A striker could be given the task of getting one shot on goal in the first 10 minutes.

But whatever objective you choose for your players, make sure it is within their capabilities to achieve it and it’s easily measured.

In training, get back to basics. Practise passing, tackling and shooting using small-sided games (SSGs) and easy, fun drills.

These three SSGs are ideal. They’re easy to set up and explain, they work on your players’ core skills in realistic, football-like situations and, most importantly, they’ll put a smile back your players’ faces!

They are all played with teams of four or five players in the same playing area.

The exact size of the playing area should be adjusted for the age and experience of your players but, as a guide, use an area that is about half the size of the pitch you use on match days.

The Four Goal game

Set-up: Place two goals at each end of the playing area.

How to play: Each team defends and attacks two goals. Goalkeepers are optional. Every time the ball goes out of play the game is restarted with a kick in that has to be taken in four seconds or less. If a player takes longer than four seconds to restart the game, the kick in goes to the other team.

Progression: Teams can score in any goal. The first team to score a goal in each goal wins the game.


Set-up: Place one goal and one team at each end of the playing area.

The players give themselves a number, starting from 1.

How to play:

– When everyone is ready, you call out a number. The players with that number run round the outside of the playing area and while they are running you throw a ball into the playing area.

– The players re-enter the playing area at the opposite end to where they started. They compete for the ball and try to score in the goal where their team mates are standing.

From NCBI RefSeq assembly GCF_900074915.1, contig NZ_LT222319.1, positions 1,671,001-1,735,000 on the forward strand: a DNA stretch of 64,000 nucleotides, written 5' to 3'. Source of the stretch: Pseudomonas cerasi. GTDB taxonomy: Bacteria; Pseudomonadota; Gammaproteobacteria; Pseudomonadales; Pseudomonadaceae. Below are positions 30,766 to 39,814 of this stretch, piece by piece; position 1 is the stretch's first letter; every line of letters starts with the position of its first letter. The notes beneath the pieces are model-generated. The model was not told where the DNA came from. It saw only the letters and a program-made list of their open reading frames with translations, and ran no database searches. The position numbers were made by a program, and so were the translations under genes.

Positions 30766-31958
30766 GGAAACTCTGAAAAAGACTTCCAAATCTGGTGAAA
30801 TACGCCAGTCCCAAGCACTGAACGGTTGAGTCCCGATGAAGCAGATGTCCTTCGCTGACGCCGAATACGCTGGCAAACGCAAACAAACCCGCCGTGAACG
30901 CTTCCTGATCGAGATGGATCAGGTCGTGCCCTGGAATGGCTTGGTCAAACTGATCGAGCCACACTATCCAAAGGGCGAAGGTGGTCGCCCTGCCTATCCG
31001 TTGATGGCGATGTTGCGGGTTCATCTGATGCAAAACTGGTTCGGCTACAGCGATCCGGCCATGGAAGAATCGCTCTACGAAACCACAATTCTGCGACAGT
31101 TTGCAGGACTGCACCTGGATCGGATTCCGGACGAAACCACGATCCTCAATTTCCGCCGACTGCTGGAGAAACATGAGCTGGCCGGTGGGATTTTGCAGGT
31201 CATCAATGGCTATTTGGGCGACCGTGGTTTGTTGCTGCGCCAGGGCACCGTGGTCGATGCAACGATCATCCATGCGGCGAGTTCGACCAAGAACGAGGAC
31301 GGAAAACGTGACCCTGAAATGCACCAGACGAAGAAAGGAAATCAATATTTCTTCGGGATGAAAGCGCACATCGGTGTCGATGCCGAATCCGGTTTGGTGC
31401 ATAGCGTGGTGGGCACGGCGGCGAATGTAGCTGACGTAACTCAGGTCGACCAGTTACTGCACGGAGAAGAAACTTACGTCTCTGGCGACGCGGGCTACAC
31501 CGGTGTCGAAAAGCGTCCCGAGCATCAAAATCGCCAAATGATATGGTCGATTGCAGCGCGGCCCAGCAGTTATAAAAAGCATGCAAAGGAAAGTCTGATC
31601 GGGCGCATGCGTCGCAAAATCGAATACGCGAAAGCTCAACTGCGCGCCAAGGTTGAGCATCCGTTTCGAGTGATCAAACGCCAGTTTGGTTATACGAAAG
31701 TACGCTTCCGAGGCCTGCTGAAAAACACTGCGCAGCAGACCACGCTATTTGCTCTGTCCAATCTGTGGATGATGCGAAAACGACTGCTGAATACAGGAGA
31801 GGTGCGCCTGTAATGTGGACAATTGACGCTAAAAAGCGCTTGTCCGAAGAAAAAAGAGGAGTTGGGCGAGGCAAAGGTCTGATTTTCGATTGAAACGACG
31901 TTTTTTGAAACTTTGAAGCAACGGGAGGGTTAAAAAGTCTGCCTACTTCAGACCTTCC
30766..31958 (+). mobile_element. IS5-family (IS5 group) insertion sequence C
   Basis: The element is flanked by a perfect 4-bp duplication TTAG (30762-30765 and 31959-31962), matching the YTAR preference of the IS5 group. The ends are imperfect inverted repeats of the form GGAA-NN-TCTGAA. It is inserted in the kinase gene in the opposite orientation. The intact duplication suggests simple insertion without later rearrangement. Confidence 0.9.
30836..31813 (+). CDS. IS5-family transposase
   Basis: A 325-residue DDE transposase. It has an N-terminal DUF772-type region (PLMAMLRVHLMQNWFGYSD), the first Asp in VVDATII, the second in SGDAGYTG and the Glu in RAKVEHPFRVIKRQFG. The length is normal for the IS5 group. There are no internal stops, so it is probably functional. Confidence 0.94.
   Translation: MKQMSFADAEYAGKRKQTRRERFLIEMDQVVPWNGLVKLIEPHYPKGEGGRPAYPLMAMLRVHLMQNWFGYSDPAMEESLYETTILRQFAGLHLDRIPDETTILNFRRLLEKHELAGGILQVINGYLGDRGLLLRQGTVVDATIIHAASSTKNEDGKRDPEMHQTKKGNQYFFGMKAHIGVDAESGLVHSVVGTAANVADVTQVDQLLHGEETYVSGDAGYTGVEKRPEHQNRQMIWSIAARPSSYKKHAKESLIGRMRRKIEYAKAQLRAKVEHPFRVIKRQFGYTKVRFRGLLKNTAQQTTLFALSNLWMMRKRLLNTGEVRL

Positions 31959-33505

– If the ball goes out of play, throw another ball in.

– If neither player can score in 30 seconds, their turn is over.

– When every player has had a go, the team with the most goals wins.


1. After players have been competing 1v1 for 10 seconds, call out another number. The players with that number run straight on to the playing area to help their team mate.

2. Call out two or three numbers.

Pass to The End Player

Set-up: Goals aren’t needed in this game so move them back from the end lines.

A player from team X stands on one end line and a player from team Z stands on the opposite end line. These are the “end players”.

How to play: Both teams try to pass the ball to their end player. A player who makes a successful pass joins their team mate on the line.

The team that gets all its players on the end line first is the winner.

Coaching note: End players should be encouraged to make themselves available for a pass by moving up and down the line.

Steve Says: Play games like these at your training sessions instead of fretting about disappointing match results and you’ll not only be helping your players improve their football skills, you’ll be helping them have a bit of fun and remember why they wanted to play football in the first place – to have a bit of fun!

Passing, defending and communication

Objective: improve passing, defending, communication

  • Warm up 15 minutes
  • Skills exercise: 20 minutes
  • Game: 15 minutes
  • Drinks, discussion, setting up: 10 minutes

Total time: 60 minutes

Equipment: 30 small cones, a goal (can be cones but the exercise goes better with a ‘proper’ goal), bibs and one ball for every player.

Warm up

  • Set up three parallel lines of ten cones, closely spaced. Lines should be about 20 metres apart.
  • Children jog slowly from one line to far line and back then:
  • 2 footed jump over centre line
  • 2 footed jump forwards/backwards (once, twice) over centre line
  • Sidestep to centre line then other way
  • Jog to end line, jog backwards to centre line, sprint
  • Heels up to centre line then knees up
  • Touch cones on centre line as they pass
  • On end line, usual stretches
  • All have a ball – feet together, legs straight, slowly roll ball down body to toes and back 5 times.
  • Legs apart, knees bent, figure of eights.
  • On your toes, tap passing. Ten quick taps.
  • Repeat taps followed by sprint to far line pick up cones, and back.

Skills exercise: 1 goal keepaway

Set up a rectangular playing area with a goal in the centre of one side.